The Science behind Mindfulness Meditation and its benefits

The Science behind Mindfulness Meditation and its benefits

Mindfulness meditation is a form of meditation that focuses on the present moment. The idea behind mindfulness meditation is that if you focus on your breathing, or if you think about what’s going on around you and in your body, it will help to reduce stress and anxiety. This can be useful for anyone who has trouble staying focused or calming down when they’re feeling stressed out or anxious. It’s also thought that mindfulness meditation can help with pain management because it helps people pay attention to their bodies instead of just ignoring them when they feel pain.

Definition of mindfulness practice

Mindfulness meditation is a practice that helps people be more aware of their thoughts, feelings and actions. It is a form of meditation that focuses on the present moment, allowing you to become aware of each experience as it happens.

As you practice mindfulness meditation, you’ll learn how to focus your attention on whatever is happening in the moment instead of letting your mind wander. Through this process, you can learn how to let go of negative thoughts or emotions so they don’t get in the way of living life fully.

Neurophysiological effects of meditation

  • The brain is a plastic organ that changes with experience. It’s not a static, unchanging lump of tissue. The brain can be thought of as something like a muscle, in that it needs to be exercised in order to grow and improve.
  • Meditation changes the structure and function of the brain. In fMRI studies, long-term meditators showed increased activity in areas associated with attention, response inhibition, positive emotions, interoception (body awareness), sensory processing and memory (Lazar et al., 2005). They also demonstrated less activity in areas associated with pain perception (Grant et al., 2010). These changes were linked with self-reported feelings of happiness and well-being after only eight weeks of meditation practice (Goldin & Gross 2007).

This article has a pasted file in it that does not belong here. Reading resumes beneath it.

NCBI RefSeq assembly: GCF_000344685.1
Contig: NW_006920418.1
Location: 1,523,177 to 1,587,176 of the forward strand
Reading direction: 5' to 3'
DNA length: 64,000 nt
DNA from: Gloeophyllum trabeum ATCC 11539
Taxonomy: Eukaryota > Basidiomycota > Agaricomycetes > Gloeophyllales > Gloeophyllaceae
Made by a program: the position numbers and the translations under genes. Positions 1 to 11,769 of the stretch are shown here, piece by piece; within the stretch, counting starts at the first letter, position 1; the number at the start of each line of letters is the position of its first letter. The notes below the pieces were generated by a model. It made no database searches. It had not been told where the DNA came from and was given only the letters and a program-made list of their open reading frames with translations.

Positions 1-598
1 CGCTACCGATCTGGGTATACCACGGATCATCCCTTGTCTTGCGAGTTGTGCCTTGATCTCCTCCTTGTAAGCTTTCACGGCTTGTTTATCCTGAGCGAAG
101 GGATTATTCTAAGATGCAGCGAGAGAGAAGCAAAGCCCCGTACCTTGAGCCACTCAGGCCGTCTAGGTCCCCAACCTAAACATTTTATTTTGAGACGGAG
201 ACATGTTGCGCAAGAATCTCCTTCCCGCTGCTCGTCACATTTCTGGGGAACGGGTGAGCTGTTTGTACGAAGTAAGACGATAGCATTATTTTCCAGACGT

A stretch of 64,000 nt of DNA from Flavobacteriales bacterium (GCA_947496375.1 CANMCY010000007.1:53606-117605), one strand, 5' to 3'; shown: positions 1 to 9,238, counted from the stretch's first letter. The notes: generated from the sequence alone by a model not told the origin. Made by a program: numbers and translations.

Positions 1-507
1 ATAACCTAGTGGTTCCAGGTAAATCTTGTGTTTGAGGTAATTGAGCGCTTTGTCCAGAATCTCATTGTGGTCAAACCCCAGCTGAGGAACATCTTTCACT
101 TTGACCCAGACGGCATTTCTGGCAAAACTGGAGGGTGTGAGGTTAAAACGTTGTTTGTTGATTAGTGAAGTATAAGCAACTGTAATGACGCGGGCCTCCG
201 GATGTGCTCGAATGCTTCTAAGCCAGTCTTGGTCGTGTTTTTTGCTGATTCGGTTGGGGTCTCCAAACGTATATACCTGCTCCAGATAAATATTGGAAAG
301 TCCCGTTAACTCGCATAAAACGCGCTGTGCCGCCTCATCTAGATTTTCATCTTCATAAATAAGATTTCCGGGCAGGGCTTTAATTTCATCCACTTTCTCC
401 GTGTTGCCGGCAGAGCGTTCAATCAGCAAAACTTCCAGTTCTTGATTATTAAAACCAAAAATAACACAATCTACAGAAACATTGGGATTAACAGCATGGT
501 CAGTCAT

• Our brains are always changing even when we’re awake—they build new connections between neurons every day! Scientists believe this continuous process may explain why some people are better at certain tasks than others seem to be at other tasks: each person has cultivated different connections based on their experiences since birth until now (Begley 2007).

Benefits of mindfulness meditation

In addition to those benefits, mindfulness meditation has also been shown to improve mood, reduce stress and anxiety, and increase positive emotions. It can also be an effective way to cope with depression or chronic pain.

You may have heard of the term “mindfulness” thrown around in relation to self-improvement and productivity. We’re definitely fans of mindfulness here at Thought Catalog — it can help you focus on the moment instead of being distracted by things like social media or your phone (which is why we recommend using a digital detox).

But what exactly is mindfulness? Mindfulness has two definitions: one psychological and one spiritual.

Mindfulness meditation can help with a lot of different mental and physical illnesses.

As you can see from the list above, mindfulness meditation has been shown to help with a wide range of mental and physical conditions. Mindfulness meditation is also beneficial for people who don’t have any of those conditions, but who simply want to improve their quality of life. The benefits are numerous and extremely varied, but at its core it’s simple:

  • Mindfulness meditation can help you better understand yourself and others
  • Mindfulness meditation can help you cope with stress
  • Mindfulness meditation can lower your blood pressure


In conclusion, mindfulness meditation is a great way to help you improve your mental and physical health. It has many benefits, which include stress reduction, improved concentration, increased emotional stability and decreased anxiety. Mindfulness meditation is also known as an effective treatment for depression, anxiety disorders such as PTSD (post-traumatic stress disorder), addiction recovery from drugs or alcohol and other ailments like chronic pain conditions such as fibromyalgia or arthritis



Emma is a health enthusiast, skilled blogger, and website manager dedicated to promoting primary health and wellness through Vital Primary Health.

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